|Brian May of Queen.|
By Thomas Steffan by using Olympus Camedia C700 (Own work)
[GFDL, CC-BY-SA-3.0 or CC-BY-SA-2.5], via Wikimedia Commons
Someone who's definitely not punk is the opening act.
Who they are, I have no idea, as the show's back to its policy of opening with a turn I've never heard of.
Whoever they are, they're in a very 1970s' looking video.
But just look at that audience go! We must be back with Soul Train! If only we'd ever see that kind of life from a Top of the Pops audience.
But wait a minute! Something's wrong here! We're not on Soul Train at all!
That's the Top of the Pops studio and, miracle of miracles, it's the Top of the Pops audience who're frugging like their lives depend on it. Have the producers, shamed by the antics of Soul Train, finally snapped and threatened to shoot them if they don't move?
Frankly, not all of them look happy to be doing so, and some look positively reluctant. I can't help but think of those chickens that're made to dance by being stood on a hot metal plate.
Personally, I don't care how it was achieved, I'm happy just to see it happen.
At its climax, Noel appears on screen but he looks like he's been superimposed on the studio in much the same way as he seemed to have been superimposed on the 1970s' music scene.
Gladys Knight's back with that video.
This really is the silliest dance I've ever seen grown men do.
And he's gained a pair of sunglasses since his last visit.
Interesting that Peter Frampton's tube's still world famous, while John Miles's is totally forgotten.
Noel tips it to get to Number 1, which I assume means it dropped off the chart the following week never to be heard of again.
Jesse Green's with us. Has he been on before? The name rings a bell but I don't recognise the face.
Either way, he's the living embodiment of White Suit Man.
This all seems a bit Sheffield Fiesta.
Not only that but it all sounds very familiar; like they've got the chord sequence of well-known song and played it backwards to disguise where it's come from.
Queen are back with Good Old Fashioned Lover Boy and the video we saw a couple of weeks ago.
Having already given the kiss of death to John Miles, Noel returns, with his record of the week.
It's by Cliff Richard and it shows how unsinkable Cliff's career is that it even managed to survive the endorsement of Edmonds.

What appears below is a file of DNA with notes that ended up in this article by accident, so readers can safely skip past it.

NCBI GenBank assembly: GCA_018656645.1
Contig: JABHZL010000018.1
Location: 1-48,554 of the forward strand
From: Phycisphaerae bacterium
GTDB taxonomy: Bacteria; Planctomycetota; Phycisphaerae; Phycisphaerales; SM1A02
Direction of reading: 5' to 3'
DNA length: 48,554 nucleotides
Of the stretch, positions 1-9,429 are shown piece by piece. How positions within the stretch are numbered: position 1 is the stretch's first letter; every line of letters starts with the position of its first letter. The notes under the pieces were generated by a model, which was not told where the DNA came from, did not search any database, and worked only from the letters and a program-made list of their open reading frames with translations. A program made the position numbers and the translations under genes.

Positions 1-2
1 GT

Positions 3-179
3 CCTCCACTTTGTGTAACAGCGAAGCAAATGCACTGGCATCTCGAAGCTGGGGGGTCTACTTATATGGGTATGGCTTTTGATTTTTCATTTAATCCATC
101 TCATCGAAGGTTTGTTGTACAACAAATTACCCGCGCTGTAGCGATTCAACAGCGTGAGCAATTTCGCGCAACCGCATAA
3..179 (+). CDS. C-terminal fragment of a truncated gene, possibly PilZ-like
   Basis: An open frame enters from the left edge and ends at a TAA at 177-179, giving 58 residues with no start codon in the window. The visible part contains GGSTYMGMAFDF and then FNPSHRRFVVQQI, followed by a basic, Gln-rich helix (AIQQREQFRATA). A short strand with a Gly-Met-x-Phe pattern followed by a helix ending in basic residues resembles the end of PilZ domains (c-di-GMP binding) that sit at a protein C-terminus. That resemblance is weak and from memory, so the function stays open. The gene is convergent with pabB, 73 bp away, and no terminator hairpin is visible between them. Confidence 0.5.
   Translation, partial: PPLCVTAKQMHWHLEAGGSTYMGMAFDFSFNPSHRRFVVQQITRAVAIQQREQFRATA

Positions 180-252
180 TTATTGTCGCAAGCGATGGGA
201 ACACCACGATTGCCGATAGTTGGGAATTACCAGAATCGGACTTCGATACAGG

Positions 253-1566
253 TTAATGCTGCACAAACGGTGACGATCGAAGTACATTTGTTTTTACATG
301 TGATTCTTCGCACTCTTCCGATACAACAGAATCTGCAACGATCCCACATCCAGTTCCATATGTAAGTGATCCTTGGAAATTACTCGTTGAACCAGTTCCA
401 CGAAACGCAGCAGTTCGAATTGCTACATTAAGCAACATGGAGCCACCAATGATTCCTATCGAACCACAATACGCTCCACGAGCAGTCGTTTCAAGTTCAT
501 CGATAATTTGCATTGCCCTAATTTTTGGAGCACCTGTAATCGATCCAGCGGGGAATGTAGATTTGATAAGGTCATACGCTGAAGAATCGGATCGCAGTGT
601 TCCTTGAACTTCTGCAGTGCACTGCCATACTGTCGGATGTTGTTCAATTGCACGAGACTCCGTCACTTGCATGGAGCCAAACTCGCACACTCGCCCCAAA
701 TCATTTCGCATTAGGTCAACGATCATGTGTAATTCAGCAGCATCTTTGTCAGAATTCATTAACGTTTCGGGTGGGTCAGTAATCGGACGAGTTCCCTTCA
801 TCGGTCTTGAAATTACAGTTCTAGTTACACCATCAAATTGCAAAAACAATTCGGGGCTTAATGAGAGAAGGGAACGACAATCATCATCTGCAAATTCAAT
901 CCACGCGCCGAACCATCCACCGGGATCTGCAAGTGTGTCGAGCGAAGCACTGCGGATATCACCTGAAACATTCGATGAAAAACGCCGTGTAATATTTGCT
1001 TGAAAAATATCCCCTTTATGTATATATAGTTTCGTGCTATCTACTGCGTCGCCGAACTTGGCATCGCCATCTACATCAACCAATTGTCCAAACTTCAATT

Although I have to say I don't know this song at all.
I'm starting to realise why. On first hearing, it sounds like a meandering mess and has, “Flop,” written all over it.
Not that you could tell that to Noel who reappears at its conclusion to rave about how wonderful it is.
“When twelve legs get together, and a few other bits,” declares Noel. That's right, it's Legs and Co and their other bits, this time dancing to Feel The Need In Me by whoever it is.
Legs have been far too sensible lately.
And they continue that trend with a dance that seems to owe nothing in its execution to the lyrical content of the song they're dancing to.
Apparently the track was by the Detroit Emeralds.
But now it's Emerson, Lake and Palmer, with Fanfare For The Common Man, though the conceit of playing it in an empty Montreal Olympic stadium can't disguise the sheer silliness of the track.
A band who were rarely silly – except when they were singing about flying saucers - have grabbed the Number 1 slot.
It's Hot Chocolate, and it's their first ever chart topper, with So You Win Again.
For such a granny pleasing band, they were remarkably miserable. This was probably all for the best, as Errol really did have a wonderfully dry, glacial and downbeat voice.
But we finish with a burst of frustration, as we play out with Boney M and Ma Baker. It's not fair - Boney M always seem to be relegated to the play-out. Will we never get to see Bobby dancing?
To be honest, I do prefer the show when there's someone truly dreadful on it. In the absence of such an act, the show can seem terribly beige. For me, the ideal Top of the Pops has a nightmarish act, a stone-cold classic, a bit of punk, an ELO video and Jimmy Savile. Tonight's edition had none of the above. And so I can't help feeling - for all its solidity and the producer's attempts to liven up the audience - that, like John Miles's tube, it shall fade from the memory almost as soon as it's departed.